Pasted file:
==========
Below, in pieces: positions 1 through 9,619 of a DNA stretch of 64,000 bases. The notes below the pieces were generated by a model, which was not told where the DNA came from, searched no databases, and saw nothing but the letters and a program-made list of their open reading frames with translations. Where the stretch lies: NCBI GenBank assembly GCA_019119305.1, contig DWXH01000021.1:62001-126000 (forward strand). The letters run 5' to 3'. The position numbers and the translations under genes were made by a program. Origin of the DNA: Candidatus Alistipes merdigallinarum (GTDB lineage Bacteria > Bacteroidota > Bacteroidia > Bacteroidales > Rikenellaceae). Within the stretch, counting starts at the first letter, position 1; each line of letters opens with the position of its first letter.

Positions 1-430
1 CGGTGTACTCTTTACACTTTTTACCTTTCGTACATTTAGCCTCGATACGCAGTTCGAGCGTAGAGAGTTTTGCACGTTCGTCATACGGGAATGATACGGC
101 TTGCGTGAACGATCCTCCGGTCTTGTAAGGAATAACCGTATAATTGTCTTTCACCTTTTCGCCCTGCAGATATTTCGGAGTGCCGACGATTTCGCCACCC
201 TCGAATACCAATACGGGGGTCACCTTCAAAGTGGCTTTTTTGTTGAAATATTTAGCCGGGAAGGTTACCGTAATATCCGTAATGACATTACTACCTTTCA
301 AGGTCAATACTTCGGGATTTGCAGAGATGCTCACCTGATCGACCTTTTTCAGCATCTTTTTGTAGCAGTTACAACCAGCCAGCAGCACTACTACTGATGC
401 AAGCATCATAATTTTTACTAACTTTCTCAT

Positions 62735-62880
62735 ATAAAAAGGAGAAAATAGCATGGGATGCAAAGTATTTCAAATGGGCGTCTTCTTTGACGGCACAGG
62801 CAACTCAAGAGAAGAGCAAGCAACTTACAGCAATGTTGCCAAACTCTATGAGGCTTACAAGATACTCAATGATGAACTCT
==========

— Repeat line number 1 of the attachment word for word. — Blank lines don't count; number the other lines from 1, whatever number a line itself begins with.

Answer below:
Below, in pieces: positions 1 through 9,619 of a DNA stretch of 64,000 bases. The notes below the pieces were generated by a model, which was not told where the DNA came from, searched no databases, and saw nothing but the letters and a program-made list of their open reading frames with translations. Where the stretch lies: NCBI GenBank assembly GCA_019119305.1, contig DWXH01000021.1:62001-126000 (forward strand). The letters run 5' to 3'. The position numbers and the translations under genes were made by a program. Origin of the DNA: Candidatus Alistipes merdigallinarum (GTDB lineage Bacteria > Bacteroidota > Bacteroidia > Bacteroidales > Rikenellaceae). Within the stretch, counting starts at the first letter, position 1; each line of letters opens with the position of its first letter.